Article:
Media release

Heatwave deaths linked to human-induced climate change

The human toll of manmade climate change has become clearer today with scientists in Europe finding it’s to blame for hundreds of heatwave deaths.


The team of scientists studied Europe’s deadly 2003 heatwave, using modelling to calculate that the majority of the 735 heat-related deaths recorded in central Paris were due to human-induced climate change.


The study, published in the Environmental Research Letters journal, also found manmade climate change had increased the risk of heat-related deaths by about 70% in central Paris and 20% in London.


Climate and Health Alliance president and heat and health researcher Dr Liz Hanna says it’s a groundbreaking study.


“This research is highly significant, as we can now separate the numbers – those who would have died in a naturally occurring heatwave, and the numbers who died because of burning fossil fuels and other activities contributing to climate change,” Dr Hanna said.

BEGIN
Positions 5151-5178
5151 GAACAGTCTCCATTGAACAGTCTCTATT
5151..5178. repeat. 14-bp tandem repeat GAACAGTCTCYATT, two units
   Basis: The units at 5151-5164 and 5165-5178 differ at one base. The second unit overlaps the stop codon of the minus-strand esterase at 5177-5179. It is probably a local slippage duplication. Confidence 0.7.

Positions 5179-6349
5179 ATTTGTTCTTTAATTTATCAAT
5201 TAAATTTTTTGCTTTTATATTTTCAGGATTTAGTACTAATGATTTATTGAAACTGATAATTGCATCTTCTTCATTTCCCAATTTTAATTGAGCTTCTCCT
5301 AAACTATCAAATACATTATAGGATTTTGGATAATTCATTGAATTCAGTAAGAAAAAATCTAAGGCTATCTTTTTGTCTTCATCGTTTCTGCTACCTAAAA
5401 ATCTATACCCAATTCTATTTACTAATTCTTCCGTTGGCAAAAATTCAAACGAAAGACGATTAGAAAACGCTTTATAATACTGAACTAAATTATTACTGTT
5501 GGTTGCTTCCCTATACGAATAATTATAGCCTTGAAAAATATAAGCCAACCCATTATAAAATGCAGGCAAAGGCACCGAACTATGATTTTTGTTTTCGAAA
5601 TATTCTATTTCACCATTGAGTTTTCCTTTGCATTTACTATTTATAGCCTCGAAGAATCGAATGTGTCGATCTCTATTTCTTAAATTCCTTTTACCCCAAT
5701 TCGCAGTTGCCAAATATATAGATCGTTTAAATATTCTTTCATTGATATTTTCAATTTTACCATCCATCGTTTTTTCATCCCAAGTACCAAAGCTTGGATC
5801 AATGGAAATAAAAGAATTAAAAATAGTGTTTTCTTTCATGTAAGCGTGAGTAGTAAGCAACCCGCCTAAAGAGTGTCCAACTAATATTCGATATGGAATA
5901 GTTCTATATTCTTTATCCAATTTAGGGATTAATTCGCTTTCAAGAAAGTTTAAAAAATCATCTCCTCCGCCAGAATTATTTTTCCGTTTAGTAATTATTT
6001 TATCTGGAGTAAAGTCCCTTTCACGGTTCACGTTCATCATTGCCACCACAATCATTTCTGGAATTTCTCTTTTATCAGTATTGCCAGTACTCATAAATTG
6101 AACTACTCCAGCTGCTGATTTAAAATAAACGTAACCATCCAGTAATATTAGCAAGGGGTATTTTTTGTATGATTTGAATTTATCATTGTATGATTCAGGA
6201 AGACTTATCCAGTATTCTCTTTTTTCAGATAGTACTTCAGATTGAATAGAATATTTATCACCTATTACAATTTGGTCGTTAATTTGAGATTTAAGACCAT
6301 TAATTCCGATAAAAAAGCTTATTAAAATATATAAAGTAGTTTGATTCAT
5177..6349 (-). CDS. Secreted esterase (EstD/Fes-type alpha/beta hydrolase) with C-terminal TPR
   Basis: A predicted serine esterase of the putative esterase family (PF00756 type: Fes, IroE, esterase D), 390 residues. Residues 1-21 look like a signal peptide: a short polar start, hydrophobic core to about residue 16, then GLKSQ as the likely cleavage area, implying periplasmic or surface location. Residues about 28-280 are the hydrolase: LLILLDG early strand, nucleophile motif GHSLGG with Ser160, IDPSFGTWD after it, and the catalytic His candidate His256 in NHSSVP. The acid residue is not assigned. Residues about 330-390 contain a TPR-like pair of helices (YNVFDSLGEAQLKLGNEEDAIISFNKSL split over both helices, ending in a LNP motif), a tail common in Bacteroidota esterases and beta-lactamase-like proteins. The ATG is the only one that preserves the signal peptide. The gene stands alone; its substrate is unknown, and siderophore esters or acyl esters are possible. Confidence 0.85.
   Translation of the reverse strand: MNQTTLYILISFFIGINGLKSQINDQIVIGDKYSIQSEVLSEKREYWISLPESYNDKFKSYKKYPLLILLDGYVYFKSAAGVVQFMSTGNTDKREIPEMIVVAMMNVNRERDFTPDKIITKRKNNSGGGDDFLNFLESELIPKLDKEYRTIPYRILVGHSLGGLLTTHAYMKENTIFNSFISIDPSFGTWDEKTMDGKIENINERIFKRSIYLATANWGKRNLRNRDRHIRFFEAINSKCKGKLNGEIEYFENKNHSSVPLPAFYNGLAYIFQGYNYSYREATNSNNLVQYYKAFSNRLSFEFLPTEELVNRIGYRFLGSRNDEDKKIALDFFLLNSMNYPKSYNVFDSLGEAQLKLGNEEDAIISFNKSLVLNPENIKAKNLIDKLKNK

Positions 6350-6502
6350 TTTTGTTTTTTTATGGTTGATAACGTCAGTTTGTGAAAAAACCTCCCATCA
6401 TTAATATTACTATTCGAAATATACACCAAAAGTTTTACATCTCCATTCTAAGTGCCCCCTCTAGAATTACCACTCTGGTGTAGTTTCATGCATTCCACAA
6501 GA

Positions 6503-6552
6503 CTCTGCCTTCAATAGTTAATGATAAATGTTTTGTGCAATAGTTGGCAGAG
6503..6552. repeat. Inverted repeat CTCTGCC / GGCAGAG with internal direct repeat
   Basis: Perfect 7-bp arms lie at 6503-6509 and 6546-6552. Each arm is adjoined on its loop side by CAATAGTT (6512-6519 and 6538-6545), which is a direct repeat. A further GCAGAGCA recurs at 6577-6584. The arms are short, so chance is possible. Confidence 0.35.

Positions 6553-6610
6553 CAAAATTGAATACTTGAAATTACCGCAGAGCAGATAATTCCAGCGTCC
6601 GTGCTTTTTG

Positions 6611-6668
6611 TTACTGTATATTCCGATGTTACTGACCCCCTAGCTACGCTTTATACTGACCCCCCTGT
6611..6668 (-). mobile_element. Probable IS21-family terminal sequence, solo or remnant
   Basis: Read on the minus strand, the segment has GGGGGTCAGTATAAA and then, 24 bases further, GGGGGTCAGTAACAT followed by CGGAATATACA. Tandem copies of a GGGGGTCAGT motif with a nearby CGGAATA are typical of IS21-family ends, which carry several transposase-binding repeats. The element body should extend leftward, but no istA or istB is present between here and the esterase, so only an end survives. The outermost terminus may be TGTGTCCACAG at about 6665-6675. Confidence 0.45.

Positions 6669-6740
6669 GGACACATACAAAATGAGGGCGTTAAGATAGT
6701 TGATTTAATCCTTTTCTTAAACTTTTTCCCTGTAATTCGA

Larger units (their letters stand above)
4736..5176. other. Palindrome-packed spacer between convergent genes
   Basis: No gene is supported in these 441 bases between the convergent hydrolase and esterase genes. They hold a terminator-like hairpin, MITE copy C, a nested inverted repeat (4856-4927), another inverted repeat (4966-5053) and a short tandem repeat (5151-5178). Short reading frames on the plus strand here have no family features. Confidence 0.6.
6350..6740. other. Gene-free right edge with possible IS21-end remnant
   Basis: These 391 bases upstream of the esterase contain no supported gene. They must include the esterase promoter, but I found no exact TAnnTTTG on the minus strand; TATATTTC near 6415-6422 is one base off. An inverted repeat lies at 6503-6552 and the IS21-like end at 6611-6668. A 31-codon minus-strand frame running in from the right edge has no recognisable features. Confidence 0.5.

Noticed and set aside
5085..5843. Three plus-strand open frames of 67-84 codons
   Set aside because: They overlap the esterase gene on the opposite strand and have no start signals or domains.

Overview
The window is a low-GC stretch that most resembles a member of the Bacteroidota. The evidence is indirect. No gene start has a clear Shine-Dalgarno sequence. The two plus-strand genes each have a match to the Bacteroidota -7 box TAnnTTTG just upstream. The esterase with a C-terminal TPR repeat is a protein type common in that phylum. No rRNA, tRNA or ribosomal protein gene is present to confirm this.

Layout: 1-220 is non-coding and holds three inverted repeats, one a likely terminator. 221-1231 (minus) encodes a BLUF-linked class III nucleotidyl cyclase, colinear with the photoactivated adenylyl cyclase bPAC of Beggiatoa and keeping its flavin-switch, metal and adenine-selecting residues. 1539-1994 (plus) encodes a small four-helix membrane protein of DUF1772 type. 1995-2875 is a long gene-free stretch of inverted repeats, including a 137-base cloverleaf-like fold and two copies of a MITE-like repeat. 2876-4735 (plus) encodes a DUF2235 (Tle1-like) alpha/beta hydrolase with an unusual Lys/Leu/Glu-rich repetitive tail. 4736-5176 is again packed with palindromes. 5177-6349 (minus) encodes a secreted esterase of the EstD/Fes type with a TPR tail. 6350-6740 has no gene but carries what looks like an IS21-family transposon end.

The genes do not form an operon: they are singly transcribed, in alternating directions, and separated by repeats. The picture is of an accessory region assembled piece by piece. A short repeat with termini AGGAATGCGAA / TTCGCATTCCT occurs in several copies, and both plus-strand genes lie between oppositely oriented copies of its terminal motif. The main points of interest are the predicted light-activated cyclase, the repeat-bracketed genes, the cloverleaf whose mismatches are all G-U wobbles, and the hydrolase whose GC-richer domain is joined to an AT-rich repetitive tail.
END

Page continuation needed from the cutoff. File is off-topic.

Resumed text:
“We can now track the line of responsibility. Human-induced climate change is killing people and more must be done to avoid future deaths.


“The message is clear: those who block Australia’s shift to a green economy will be responsible for future unnecessary deaths.”


Dr Hanna says climate change is a significant health issue facing Australia, where heatwaves are becoming more frequent and intense and more people will be exposed to temperatures in the high 40s.


“We know climate change has increased five-fold the likelihood of Australia experiencing an intensely hot summer.”



Climate and Health Alliance is a coalition of Australian health professionals and organisations that want to see climate change addressed through prompt policy action because of the grave risks it poses to our health.